Jesus clearly calls this mysterious occurrence a "vision" (verse 9). It was not reality but a glimpse of what the future held for Jesus Christ.
The word "transfigured" in verse 2 sounds esoteric, but it is merely the passive form of the Greek word metamorphoo, meaning "changed in form" or "transformed." This same word is used in the well-known Romans 12:2, ". . . be transformed by the renewing of your mind. . . ." Unlike Matthew and Mark, Luke uses the phrase egeneto heteron, translated as "was altered" and meaning "became different" (Luke 9:29). In the vision, the three disciples saw Jesus change to the form He will have in God's Kingdom, which He alluded to in Matthew 16:28.
Why did Moses and Elijah appear with Him? This is where the events of Matthew 16 become important. These two servants of God were the most revered among all the Old Testament figures. Moses, the Great Lawgiver, personified the Law, and Elijah, the Archetypal Prophet, the Prophets. Evidently, the vision depicted Moses and Elijah speaking to Jesus in a servant-Master relationship, but the disciples failed to see this vital distinction.
Notice how Peter puts it. "Let's make three tabernacles, one for each of you." The other accounts say he did not really know what he was saying, meaning that he had missed something in his fear, that he spoke without thinking it through (Mark 9:6; Luke 9:33).
What happened as a result of his thoughtless comment? Notice that Matthew writes, "While he was still speaking. . . ." This is a big clue. God, immediately seeing that the disciples did not understand, took steps to make it plain. To paraphrase what God says, "Look! Jesus is MY beloved Son, and He has MY highest approval. Listen to what HE says! He is far greater than Moses and Elijah, the Law and the Prophets."
This is why the transfiguration occurred. God wanted to make it very clear to the disciples that His way of life is based on the life and death and life again of Jesus Christ, not on the Jews' traditional beliefs. He had to stun the disciples so that they would put Jesus and His teachings on a higher level than Judaism—even higher than the teachings of Moses and Elijah.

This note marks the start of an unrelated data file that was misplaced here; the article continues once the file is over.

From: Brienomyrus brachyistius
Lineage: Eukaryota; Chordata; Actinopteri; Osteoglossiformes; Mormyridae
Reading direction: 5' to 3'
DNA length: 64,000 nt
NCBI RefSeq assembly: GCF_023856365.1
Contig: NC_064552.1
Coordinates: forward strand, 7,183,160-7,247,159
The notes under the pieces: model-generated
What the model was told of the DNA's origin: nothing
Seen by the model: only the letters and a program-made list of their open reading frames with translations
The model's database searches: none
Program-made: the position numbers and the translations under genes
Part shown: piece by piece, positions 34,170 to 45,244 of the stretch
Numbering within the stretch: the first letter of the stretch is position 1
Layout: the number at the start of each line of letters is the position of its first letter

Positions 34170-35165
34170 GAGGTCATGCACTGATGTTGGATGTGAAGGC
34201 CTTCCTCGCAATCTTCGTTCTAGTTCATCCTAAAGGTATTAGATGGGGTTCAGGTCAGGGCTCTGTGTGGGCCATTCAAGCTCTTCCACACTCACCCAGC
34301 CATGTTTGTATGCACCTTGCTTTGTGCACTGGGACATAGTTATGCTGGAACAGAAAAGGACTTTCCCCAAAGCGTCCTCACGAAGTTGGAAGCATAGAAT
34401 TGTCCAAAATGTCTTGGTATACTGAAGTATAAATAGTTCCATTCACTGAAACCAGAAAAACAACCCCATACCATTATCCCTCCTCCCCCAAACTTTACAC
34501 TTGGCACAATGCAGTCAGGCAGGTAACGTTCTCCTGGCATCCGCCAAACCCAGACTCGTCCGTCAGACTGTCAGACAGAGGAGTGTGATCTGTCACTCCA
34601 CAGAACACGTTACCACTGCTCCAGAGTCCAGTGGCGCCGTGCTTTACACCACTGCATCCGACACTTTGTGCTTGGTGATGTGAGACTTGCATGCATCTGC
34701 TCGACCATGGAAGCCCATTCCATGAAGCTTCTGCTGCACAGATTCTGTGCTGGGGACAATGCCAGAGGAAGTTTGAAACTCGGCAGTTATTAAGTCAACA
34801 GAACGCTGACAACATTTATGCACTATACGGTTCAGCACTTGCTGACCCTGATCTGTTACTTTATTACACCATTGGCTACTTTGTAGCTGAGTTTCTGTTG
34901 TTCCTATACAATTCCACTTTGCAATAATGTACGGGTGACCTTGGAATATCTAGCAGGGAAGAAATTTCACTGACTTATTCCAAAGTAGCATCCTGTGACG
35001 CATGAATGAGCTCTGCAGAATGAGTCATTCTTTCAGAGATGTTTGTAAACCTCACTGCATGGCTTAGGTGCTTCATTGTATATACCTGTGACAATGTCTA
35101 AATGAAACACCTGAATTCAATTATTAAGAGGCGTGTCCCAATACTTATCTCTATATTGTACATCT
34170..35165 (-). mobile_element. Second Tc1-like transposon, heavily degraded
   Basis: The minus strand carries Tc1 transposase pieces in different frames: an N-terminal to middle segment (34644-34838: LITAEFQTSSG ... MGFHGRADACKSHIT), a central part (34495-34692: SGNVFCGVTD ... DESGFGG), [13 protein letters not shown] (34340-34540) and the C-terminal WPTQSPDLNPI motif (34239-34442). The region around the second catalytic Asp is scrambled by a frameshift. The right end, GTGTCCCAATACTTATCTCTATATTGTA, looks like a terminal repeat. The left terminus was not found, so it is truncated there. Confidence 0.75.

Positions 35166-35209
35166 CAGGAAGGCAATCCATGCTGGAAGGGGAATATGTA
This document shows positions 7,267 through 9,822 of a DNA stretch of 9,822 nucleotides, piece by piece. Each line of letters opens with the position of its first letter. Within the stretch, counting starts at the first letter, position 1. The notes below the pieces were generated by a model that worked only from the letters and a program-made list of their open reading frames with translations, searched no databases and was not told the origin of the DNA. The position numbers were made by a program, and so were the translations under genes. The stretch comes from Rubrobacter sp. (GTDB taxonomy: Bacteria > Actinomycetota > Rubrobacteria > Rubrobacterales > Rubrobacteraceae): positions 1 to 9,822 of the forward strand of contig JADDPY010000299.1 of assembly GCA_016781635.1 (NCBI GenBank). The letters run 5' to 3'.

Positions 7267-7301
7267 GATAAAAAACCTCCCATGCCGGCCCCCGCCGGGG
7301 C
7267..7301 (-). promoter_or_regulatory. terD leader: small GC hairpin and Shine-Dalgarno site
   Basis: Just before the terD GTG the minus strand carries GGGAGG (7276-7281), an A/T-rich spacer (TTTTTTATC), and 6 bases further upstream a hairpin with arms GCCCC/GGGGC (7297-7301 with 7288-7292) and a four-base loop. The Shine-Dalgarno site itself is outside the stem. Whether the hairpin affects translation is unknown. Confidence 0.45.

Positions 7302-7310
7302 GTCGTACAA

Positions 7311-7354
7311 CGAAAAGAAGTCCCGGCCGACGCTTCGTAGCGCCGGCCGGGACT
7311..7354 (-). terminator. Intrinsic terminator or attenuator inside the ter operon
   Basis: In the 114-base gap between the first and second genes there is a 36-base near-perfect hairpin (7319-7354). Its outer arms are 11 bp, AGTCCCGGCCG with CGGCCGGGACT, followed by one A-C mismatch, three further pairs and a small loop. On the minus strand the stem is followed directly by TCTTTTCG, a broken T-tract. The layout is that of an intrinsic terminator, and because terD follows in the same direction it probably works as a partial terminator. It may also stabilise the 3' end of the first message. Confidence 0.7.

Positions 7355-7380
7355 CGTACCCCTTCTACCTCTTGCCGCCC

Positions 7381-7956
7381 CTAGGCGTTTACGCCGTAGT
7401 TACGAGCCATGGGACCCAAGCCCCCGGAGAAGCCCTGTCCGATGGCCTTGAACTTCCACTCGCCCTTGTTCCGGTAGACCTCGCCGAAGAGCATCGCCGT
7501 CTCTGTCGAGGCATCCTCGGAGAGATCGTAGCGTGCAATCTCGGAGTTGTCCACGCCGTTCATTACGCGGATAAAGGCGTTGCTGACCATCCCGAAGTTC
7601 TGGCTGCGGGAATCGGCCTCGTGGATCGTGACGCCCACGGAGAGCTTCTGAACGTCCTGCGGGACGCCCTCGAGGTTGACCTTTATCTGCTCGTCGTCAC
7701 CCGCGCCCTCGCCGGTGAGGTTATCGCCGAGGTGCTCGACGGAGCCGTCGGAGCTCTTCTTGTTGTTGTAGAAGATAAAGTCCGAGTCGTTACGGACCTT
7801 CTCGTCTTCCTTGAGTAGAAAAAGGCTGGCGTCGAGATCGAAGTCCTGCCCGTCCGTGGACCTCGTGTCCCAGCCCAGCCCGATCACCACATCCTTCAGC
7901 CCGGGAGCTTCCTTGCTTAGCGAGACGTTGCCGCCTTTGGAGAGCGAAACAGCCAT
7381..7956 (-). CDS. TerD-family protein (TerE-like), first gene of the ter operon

Whatever Jesus says is far more important to our salvation than the minutiae of Moses' law or the vagaries of prophecy. In many instances, Jesus makes upgrades to Old Testament law, giving a higher, spiritual meaning (for instance, Matthew 5:21-22). Hear Him!
Richard T. Ritenbaugh
Why the Transfiguration?
When Peter recollected in II Peter 1:16, he was recalling the event in Matthew 17. When Jesus was transfigured, glorified before them, He did not take on a different shape and form than He had before. He still had a recognizable face. He still had clothing on, but everything became shining and bright. Undoubtedly, this was done to impress on the minds of these three men that this Jesus was God in the flesh.
John W. Ritenbaugh
Image and Likeness of God (Part 2)
Simple logic tells us that this was the voice of God the Father. It could not have been an angel, or the words would be a lie!
Although we can accept these gospel accounts as accurate records of what happened, Matthew, Mark, and Luke were not present during the transfiguration. For a firsthand account we must look to Peter, who, along with James and John, was actually there:
For we did not follow cunningly devised fables when we made known to you the power and coming of our Lord Jesus Christ, but were eyewitnesses of His majesty. For He received from God the Father honor and glory when such a voice came to Him from the Excellent Glory: "This is My beloved Son, in whom I am well pleased." And we heard this voice which came from heaven when we were with Him on the holy mountain. (II Peter 1:16-18)
Although Peter wrote these words around AD 66 or 67—almost forty years after the transfiguration occurred—his excitement about the experience was not dampened at all. But what did he, James, and John see, a glorified Jesus conversing with the ghosts of Moses and Elijah? No. What they saw was a vision of the future. They saw a vision of Jesus Christ in His glorified state in His Kingdom along with two of His resurrected servants, Moses and Elijah.
And what did the three amazed disciples hear? They heard the voice "from the Excellent Glory" (some translations render this phrase "the voice of majestic glory," or better, "the voice of supreme glory"). This was not the voice of an angel but that of God the Father! Was it really the Father's voice? Yes, this was the voice of supreme glory, a title that can apply only to the Sovereign God the Father. As stated before, since the voice refers to Jesus as "My Son," it must have been Jesus' heavenly Father speaking.
The Voice of God
Other Forerunner Commentary entries containing Matthew 17:5: